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Reuter, Kevin; Messerli, Michael (2017): How not to characterise a hard choice. In: Ratio, Vol. 30, No. 4: pp. 494-521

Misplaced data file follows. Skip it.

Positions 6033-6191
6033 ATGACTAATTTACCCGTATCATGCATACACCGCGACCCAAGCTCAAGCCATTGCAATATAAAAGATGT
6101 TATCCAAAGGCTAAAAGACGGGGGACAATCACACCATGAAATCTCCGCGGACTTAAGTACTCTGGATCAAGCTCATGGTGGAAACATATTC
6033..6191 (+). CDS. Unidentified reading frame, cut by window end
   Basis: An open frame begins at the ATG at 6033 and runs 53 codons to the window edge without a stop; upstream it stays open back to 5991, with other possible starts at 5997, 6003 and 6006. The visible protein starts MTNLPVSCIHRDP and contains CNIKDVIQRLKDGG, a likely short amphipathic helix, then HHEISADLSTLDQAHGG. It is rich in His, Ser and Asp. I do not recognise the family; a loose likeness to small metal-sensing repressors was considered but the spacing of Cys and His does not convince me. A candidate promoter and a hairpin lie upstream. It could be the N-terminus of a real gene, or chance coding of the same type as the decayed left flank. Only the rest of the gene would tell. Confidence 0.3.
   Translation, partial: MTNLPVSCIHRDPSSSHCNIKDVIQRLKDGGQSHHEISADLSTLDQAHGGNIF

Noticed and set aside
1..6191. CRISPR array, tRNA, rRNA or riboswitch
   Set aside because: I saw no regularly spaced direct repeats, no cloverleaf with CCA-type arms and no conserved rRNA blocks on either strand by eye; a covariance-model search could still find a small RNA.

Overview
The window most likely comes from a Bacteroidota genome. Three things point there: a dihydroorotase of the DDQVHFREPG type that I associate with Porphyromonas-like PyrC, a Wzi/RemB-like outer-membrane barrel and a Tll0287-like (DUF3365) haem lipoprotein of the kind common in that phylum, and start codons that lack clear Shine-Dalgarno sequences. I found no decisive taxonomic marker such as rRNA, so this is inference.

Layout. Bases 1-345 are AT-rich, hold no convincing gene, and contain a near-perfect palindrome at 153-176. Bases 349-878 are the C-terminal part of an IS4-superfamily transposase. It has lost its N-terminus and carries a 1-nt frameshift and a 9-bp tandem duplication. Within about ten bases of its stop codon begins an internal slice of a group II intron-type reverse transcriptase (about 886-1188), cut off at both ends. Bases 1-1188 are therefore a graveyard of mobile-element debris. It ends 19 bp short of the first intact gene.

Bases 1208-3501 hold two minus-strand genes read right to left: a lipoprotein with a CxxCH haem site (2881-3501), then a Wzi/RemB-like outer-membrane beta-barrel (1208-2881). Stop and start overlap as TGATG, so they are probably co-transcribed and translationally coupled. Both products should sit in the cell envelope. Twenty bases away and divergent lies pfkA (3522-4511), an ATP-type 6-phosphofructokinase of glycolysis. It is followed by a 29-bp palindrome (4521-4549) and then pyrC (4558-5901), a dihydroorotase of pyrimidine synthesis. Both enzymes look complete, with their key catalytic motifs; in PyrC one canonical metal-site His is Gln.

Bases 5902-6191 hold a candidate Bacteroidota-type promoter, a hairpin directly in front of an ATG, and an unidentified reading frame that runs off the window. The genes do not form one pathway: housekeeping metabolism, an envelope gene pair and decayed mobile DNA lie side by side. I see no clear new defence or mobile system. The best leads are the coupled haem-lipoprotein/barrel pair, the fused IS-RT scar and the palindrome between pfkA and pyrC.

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People are often faced with so called hard choices - also known as hard cases of comparison. In trying to characterize these hard choices, philosophers have made two central claims. First, failure of transitivity underlies hard cases of comparison. Second, using a random procedure is considered inappropriate in order to arrive at a decision in hard cases. While having some argumentative support, both claims primarily rely on expert intuitions. The results of the experiments we present in this paper challenge both claims, as well as the representativeness of expert intuitions that support these claims, by showing that most people (i) violate transitivity only if a hard choice is important, and (ii) find it appropriate to use a random procedure even in hard cases of comparison.